SECOND ROUND OF FINANCING, BOK BOOSTS AID: South Korea’s financial companies pledged to offer an additional 5 trillion won in funds, in their second round of credit market support. The Bank of Korea will provide as much as 2.5 trillion won of liquidity via repo transactions to participating firms.
Thursday, Nov. 24
BOK BABY-STEP HIKE: The Bank of Korea responded to the contraction of the short-term money market with a smaller rate hike. Governor Rhee Chang-yong also signaled the end may be near for the country’s unprecedented streak of policy tightening, as concerns increase that higher rates will weigh on economic growth. Bonds rallied.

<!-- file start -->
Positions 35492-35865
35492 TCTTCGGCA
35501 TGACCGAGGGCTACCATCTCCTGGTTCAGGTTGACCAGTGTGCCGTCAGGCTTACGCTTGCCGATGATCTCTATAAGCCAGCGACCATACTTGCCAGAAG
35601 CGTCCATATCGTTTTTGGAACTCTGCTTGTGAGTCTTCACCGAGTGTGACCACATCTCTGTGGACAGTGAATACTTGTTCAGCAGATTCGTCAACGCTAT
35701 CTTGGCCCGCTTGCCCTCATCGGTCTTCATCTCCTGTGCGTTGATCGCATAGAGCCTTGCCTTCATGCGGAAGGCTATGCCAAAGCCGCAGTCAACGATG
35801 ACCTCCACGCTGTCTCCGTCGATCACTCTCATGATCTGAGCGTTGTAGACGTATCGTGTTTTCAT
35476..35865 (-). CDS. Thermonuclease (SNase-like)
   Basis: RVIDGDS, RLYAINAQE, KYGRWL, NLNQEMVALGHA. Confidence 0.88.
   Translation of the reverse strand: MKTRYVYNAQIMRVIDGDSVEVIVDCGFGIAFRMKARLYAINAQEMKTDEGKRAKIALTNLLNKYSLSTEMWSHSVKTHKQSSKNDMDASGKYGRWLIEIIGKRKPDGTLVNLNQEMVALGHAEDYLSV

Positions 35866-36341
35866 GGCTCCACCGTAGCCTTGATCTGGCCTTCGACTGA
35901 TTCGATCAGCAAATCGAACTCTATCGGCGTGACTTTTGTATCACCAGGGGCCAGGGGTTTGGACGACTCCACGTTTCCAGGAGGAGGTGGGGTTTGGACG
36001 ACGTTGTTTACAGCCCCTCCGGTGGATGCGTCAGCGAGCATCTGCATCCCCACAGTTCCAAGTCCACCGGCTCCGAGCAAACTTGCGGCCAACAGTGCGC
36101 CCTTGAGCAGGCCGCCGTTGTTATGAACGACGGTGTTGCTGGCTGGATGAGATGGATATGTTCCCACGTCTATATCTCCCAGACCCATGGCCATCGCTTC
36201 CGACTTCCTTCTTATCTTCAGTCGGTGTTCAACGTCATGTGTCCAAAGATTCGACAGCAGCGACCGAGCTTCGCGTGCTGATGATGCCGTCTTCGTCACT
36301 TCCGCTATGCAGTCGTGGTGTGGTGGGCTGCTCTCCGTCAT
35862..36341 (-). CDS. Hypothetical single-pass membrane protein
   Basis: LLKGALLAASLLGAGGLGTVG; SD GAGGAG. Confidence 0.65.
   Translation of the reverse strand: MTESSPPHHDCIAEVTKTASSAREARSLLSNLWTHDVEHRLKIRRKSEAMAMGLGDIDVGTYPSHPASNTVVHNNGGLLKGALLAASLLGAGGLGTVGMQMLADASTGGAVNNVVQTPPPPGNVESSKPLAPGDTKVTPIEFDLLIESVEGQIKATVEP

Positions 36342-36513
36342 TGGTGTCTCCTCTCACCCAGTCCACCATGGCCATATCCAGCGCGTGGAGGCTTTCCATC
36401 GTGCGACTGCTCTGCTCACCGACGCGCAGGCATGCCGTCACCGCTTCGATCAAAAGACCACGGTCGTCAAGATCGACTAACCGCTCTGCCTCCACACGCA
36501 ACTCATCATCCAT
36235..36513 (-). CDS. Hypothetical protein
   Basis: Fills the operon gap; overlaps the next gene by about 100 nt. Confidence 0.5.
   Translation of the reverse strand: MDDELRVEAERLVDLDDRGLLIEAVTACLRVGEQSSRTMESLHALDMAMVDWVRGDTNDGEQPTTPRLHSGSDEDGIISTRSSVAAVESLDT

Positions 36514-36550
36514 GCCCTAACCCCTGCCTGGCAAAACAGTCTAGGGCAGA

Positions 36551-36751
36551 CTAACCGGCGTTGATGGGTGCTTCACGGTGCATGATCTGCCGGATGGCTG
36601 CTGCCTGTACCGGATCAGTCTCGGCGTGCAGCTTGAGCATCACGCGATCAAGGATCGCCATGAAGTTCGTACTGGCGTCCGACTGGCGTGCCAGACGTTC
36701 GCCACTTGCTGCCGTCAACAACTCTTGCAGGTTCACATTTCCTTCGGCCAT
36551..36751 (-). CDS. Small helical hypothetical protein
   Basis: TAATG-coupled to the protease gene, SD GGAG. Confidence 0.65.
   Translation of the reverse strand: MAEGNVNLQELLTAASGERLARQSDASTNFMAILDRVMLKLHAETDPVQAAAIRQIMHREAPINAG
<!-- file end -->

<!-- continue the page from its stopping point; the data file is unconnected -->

BROKERAGES HELP: South Korean brokerages will start buying project-financing asset-backed commercial paper through a facility to aid the property sector.
Tuesday, Nov. 22
CLOSELY WATCHING: A senior finance ministry official said the government is watching the short-term money market closely and is ready to provide support if necessary. Kim Seong-wook told Bloomberg the ministry and financial regulators have discussed possible stabilization measures during their daily meetings.
Friday, Nov. 11
MORE PROPERTY AID: Korea moved to increase liquidity for project finance asset-backed commercial paper to a total of 2.8 trillion won.
Thursday, Nov. 10
PROJECT GUARANTEES: The government said it will have state-owned enterprises guarantee 10 trillion won in additional project financing to curb excessive contraction of housing developments.
Wednesday, Nov. 9
ELDER BROTHER: Korean banks said they will play an ‘elder brother’ role in the money market partly by buying short-term corporate debt, responding to a request for help from regulators.
Tuesday, Nov. 8